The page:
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I have a limit $\lim_{x\to\infty} x(\arctan(a^2x)-\arctan(ax))$ and I know the solution $\frac{a-1}{a^2}$, but I dont have any Idea, how to calculate this limit or at least how to start. Any idea?

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  • $\begingroup$ Do you know what is $\lim_{x \to \infty} \arctan(x)$? $\endgroup$ – devianceee Jun 2 at 21:24
  • $\begingroup$ Are you allowed to use Taylor expansions? $\endgroup$ – user170231 Jun 2 at 21:25
  • $\begingroup$ As long as I know $\pi/2$. Is there possibility, that it was an error in my solutions, which I get (only resoult without caluclation). @user170231, how do u Solve with Taylor? $\endgroup$ – Vid Jun 2 at 21:29
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I assume that we are near $+\infty$.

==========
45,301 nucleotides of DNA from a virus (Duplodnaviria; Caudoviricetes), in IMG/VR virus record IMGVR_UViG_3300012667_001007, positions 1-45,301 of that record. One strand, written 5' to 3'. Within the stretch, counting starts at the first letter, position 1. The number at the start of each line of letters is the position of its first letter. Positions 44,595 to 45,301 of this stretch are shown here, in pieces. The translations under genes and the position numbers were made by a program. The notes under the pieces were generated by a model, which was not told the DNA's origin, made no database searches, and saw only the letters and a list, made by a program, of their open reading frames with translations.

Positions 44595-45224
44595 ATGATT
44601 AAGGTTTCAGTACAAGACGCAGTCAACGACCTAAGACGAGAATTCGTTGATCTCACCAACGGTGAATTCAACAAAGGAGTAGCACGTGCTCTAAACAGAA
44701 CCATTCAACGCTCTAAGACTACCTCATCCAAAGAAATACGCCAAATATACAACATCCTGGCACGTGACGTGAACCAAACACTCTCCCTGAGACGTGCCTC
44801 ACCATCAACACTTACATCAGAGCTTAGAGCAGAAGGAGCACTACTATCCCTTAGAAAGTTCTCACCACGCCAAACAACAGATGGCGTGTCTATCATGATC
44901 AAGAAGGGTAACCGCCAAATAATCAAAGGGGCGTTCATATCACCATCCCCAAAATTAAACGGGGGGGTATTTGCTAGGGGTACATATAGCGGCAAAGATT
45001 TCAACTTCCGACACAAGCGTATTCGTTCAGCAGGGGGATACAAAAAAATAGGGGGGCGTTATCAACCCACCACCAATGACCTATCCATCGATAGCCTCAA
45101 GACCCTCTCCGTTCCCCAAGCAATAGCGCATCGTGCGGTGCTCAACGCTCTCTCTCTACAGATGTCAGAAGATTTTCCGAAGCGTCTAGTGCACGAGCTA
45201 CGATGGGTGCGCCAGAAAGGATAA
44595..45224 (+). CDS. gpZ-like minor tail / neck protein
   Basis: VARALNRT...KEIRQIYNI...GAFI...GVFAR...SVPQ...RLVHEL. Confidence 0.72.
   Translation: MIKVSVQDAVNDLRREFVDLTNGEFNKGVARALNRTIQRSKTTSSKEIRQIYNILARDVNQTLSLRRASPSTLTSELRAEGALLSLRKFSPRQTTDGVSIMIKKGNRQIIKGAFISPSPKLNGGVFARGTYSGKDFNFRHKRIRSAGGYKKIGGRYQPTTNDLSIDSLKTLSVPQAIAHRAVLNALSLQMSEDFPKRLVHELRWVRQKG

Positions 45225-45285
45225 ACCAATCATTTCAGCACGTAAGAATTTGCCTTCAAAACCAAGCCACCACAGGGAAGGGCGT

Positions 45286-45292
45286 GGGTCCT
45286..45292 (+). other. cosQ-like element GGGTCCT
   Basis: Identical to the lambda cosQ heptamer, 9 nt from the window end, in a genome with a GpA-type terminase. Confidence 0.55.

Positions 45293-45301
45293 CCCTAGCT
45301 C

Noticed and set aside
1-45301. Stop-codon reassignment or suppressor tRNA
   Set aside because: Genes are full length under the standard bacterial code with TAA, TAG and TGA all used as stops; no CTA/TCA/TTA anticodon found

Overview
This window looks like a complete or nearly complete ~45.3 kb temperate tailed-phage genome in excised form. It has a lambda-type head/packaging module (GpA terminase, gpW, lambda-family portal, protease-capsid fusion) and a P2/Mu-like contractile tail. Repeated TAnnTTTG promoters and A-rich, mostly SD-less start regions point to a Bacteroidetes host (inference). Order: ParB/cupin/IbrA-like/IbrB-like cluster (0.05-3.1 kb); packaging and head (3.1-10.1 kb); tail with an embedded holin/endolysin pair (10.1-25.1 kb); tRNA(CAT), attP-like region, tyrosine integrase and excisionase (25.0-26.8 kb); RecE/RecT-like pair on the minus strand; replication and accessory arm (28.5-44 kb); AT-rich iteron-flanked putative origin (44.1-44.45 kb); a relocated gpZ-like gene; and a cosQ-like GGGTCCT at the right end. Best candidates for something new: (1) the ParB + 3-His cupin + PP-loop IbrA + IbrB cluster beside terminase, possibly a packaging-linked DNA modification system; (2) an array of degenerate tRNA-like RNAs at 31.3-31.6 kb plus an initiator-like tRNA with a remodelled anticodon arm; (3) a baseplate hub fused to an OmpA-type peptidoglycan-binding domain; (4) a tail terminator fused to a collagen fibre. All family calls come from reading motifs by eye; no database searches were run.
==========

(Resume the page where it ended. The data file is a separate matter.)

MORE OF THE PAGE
If $ a=0 $, the limit is zero.

If $ a<0 $ the limit is$$+\infty(\frac{\pi}{2}-(-\frac{\pi}{2}))=+\infty$$

If $ a>0$, then we use the well-known identity, for $X>0 \;:$

$$\arctan(X)=\frac{\pi}{2}-\arctan(\frac 1X)$$

So, we want $$\lim_{x\to+\infty}x\Bigl(\arctan(\frac{1}{ax})-\arctan(\frac{1}{a^2x})\Bigr)$$

we use the fact that, near $+\infty$ $$\arctan(\frac 1X)=\frac 1X(1+\epsilon(X))$$

thus $$\arctan(\frac{1}{ax})-\arctan(\frac{1}{a^2x})=$$ $$\frac 1x(\frac 1a-\frac{1}{a^2})+\frac 1x\epsilon(x)$$

the limit is then $$\frac 1a-\frac{1}{a^2}=\frac{a-1}{a^2}$$

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